This information left me feeling agitated. I hated the idea of getting induced, and staying in the hospital, but then I also wondered if I was self-indulgent for wanting to have a home birth when there were potential risks involved. Knowing I had less than optimal fluid in me didn’t help either.
So, with some trepidation, I agreed to schedule a hospital induction in three days time- the 11 day deadline- at the latest possible time permitted- 7pm.
On the way home, I tried to convince myself and my partner that I didn’t really mind going in for a hospital induction, although I was already beginning to dread it.
The fact was, I really did not want to be induced. Yet I was starting to panic and started doubting myself and my body. What if 42 weeks passed and the baby still hadn’t arrived? What about at 43 weeks? What would be my options then? My mind started racing, and a powerful surge of maternal guilt overcame me- guilt for wanting to stick to my original home birth plan.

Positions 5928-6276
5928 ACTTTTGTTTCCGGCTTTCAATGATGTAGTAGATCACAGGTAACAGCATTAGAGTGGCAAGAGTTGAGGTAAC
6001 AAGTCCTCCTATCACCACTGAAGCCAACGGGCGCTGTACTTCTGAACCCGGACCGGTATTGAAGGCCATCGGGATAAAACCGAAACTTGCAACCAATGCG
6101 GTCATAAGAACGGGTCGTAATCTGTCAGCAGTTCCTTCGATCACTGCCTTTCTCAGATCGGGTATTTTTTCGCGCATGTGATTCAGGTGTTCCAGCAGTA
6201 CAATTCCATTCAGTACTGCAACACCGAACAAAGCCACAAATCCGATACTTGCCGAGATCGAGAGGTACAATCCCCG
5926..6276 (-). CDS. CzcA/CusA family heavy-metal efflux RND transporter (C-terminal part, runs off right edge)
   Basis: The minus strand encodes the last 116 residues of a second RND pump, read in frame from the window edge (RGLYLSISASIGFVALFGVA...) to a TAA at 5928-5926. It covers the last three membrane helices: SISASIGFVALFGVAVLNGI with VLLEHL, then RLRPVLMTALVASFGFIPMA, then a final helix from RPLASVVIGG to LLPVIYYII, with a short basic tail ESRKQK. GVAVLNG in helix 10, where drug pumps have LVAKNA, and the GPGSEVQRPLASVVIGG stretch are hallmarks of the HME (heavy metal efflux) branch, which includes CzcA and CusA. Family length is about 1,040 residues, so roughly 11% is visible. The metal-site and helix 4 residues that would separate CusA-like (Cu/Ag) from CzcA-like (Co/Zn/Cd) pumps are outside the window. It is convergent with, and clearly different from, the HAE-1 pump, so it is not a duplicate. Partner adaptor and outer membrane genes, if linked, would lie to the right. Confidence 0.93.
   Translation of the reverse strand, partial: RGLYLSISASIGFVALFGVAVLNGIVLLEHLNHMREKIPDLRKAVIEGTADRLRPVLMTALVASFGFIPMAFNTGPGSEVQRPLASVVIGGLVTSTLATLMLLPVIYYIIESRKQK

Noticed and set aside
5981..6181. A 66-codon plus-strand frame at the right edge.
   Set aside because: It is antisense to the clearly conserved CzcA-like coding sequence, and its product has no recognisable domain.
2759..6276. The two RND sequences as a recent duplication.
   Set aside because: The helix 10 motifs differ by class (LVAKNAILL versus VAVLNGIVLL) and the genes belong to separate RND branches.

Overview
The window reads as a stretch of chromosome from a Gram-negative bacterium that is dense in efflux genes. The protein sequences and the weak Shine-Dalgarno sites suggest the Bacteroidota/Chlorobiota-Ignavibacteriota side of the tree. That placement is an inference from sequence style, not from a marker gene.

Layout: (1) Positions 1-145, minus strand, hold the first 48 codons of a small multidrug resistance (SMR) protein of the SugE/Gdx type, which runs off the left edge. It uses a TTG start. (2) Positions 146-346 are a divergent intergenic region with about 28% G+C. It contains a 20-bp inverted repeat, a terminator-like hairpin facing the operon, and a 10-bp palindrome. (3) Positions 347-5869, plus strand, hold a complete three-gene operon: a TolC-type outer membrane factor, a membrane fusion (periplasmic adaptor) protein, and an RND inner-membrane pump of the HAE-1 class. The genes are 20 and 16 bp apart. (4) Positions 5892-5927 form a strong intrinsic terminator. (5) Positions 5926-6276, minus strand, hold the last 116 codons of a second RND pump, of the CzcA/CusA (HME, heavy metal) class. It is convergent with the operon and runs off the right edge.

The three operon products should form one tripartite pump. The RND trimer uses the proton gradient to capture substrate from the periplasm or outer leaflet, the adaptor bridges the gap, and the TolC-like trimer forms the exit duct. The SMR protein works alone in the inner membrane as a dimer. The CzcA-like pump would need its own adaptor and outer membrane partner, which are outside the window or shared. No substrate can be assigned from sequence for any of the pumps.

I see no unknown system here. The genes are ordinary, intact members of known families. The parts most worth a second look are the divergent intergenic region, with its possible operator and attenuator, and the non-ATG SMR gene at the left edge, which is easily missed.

I had booked a midwife appointment that same afternoon, so I headed over there. During that meeting, I explained my nervousness and my resignation about getting induced should labor not begin by 7pm on the 11th date post- due date. My midwife, Maria, said it was entirely up to me, but reminded me that I was a “good birther”, and urged me to trust in my body’s ability to birth. My first child, Ella Zhao, now 6 years old, arrived 10 days after her due date after all, and I had her at home without complications or tearing, after 14 hours of healthy labor. I nodded my head in agreement and took a deep breath- I had for so long looked upon my first birth as a “lucky” experience- not as a product of my body’s innate ability to birth. It was time for me to reframe that first birth in my mind.
She urged me not to make any final decisions at this point, especially considering my desire to have a home birth. Worst case scenerio, she said, she would help me induce my labor by having me drink a castor oil milkshake on the 11th day mark. And we could always go to another hospital for an induction at 42 weeks, should it come to that.
I left that appointment feeling like I still had options. I felt much more secure. And I felt determined to do whatever I could to get this baby out! I went home and embarked on a natural induction bender.